Making The Grade: A FightStick Story

Street Fighter IV is almost here!  If you’ve been paying attention to SFIV news lately, you’ve probably seen the hype and commotion going on about the Street Fighter IV line of accesories from Mad Catz (which are shipping NOW!)… Lets take a look back and see what all the fuss is about, from someone behind the scenes!  Click below for the full feature…

Greetings all!  Some of you readers may know me, some may not know me.  My name is Mark “MarkMan” Julio and I am Associate Product Manager for Mad Catz, Inc. As you may have heard many months ago, Mad Catz has acquired the license to produce official Street Fighter IV game controllers.

A little background info on myself.  I’m in love with arcade sticks.  I have a huge collection of arcade sticks all around my house, at my work desk, in my car, in my garage, EVERYWHERE.  At last count, I was close to 70 arcade sticks ranging from custom sticks, to arcade cabinets, and high end sticks that you might have never known existed.  There is just something about an arcade stick that appeals to my tastes… It chimes in with my deep love for fighting games, the fighting game community, and gaming in general.  To me, the best arcade sticks out there are the ones that you learn to love through experience, exposure, and evolution… There is also that element that just leaves you speechless… Striking strong lines in the build housing, the “wow” in the contrast of colors, and a look & feel that grows on you.  Arcade sticks really are something else.  Works of art, if you will.  Anyways, enough of me ranting on…  Back to Street Fighter…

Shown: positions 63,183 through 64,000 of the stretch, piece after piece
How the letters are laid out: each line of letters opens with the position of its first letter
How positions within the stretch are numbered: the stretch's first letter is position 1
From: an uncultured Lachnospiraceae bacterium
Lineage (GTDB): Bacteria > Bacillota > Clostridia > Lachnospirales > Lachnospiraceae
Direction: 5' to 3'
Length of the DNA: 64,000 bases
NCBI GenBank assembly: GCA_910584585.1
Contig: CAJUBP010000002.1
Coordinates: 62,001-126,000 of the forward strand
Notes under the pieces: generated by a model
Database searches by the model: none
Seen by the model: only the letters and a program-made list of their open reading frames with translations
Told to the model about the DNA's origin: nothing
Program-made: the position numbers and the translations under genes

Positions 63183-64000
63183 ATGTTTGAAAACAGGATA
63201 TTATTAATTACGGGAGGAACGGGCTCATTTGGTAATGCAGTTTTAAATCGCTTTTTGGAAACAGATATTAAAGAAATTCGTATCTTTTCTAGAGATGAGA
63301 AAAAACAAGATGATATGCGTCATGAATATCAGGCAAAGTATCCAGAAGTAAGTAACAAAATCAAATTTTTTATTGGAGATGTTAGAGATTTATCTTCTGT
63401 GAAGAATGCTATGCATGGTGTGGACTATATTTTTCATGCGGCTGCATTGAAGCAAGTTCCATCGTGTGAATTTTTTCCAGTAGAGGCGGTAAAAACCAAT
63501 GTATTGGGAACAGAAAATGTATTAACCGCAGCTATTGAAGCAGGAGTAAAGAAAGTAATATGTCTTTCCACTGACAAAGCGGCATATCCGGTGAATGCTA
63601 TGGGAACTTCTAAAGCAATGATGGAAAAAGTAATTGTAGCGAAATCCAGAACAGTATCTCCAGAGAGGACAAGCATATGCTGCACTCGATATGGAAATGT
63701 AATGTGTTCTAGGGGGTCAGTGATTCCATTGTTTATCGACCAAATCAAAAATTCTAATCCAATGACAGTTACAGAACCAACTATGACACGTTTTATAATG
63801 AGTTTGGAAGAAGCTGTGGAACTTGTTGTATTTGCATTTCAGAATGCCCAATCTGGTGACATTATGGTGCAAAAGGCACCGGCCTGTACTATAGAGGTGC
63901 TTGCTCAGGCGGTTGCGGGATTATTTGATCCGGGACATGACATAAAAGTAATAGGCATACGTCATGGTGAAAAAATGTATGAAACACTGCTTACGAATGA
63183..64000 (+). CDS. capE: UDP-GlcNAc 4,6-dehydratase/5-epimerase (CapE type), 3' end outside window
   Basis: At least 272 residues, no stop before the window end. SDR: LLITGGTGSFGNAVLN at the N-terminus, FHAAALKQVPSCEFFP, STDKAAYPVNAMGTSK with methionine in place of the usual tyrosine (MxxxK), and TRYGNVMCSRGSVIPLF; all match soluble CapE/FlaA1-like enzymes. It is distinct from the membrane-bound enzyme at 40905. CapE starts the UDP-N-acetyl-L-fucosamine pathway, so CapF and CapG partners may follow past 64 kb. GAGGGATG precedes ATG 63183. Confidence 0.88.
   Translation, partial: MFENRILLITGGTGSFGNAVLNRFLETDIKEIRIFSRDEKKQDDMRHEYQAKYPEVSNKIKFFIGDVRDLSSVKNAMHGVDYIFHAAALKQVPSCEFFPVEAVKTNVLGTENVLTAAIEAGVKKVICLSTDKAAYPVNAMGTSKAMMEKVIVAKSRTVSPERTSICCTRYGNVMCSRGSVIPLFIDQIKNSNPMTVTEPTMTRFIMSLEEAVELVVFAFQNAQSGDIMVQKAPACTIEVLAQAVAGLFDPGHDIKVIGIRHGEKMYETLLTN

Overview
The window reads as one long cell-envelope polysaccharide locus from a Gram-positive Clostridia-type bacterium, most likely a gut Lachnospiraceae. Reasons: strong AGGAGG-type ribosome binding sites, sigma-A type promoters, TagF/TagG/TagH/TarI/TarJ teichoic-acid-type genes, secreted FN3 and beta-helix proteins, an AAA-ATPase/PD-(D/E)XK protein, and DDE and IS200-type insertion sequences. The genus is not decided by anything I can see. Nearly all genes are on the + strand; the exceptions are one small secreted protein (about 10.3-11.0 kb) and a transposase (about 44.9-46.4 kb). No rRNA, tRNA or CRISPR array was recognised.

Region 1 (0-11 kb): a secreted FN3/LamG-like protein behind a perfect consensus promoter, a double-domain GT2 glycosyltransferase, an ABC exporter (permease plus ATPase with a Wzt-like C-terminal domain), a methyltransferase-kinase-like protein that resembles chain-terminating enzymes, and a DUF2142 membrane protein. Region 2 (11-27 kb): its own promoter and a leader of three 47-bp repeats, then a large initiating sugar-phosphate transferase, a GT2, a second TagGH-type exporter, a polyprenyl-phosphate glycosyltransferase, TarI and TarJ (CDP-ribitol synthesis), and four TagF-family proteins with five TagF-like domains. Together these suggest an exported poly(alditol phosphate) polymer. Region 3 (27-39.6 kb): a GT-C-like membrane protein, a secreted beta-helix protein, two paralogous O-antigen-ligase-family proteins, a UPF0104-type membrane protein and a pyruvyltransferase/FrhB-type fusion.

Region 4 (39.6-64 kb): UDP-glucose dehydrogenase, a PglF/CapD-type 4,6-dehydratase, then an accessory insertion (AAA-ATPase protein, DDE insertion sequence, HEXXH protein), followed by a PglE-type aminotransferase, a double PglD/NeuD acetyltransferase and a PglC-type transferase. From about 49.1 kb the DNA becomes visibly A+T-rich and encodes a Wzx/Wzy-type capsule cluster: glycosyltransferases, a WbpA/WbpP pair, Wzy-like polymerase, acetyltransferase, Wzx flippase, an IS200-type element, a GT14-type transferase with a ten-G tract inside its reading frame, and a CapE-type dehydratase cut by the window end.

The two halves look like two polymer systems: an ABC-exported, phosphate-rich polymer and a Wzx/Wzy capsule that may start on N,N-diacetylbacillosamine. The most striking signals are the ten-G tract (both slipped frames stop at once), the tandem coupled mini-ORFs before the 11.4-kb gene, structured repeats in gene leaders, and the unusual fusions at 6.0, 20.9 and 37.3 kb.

When the news of the joint project between both Capcom and Mad Catz was initially announced, fans of the Street Fighter genre, and haters in general, gathered their fuel and added to the fire that was their disapproval of Mad Catz…

“That’s right, Mad Catz are making the Street Fighter IV fighting sticks. I hope that makes you as nervous as that makes me.”

Brian Crecente
Kotaku

That about summed up the feeling of many serious fighting game fans.  Although Brian’s words were presented in a more civil manner, compared to the slew of comments that followed this article, it was a very big surprise to everyone. An even bigger surprise was waiting for them.  If they only knew what our team had in store for them.

IGN awarded the FightStick: Tournament Edition with the BEST of CES award for 2009!

Quite honestly, I don’t blame anyone for having ill feelings towards Mad Catz.  I’ve heard the stories everywhere about the memory card that couldn’t or the little controller that stopped working… But… Times change, people change and in this case…  The company has changed. All that is left to change is  the opinion and general perception of Mad Catz as a whole.

I’ve been with the company for a very short time.  As I’m writing this, I haven’t even been there for a year.  I can say that I’ve been there long enough to see that the company is filled with genuine people who have a passion for the industry and a general belief in providing the best possible experience to the consumer.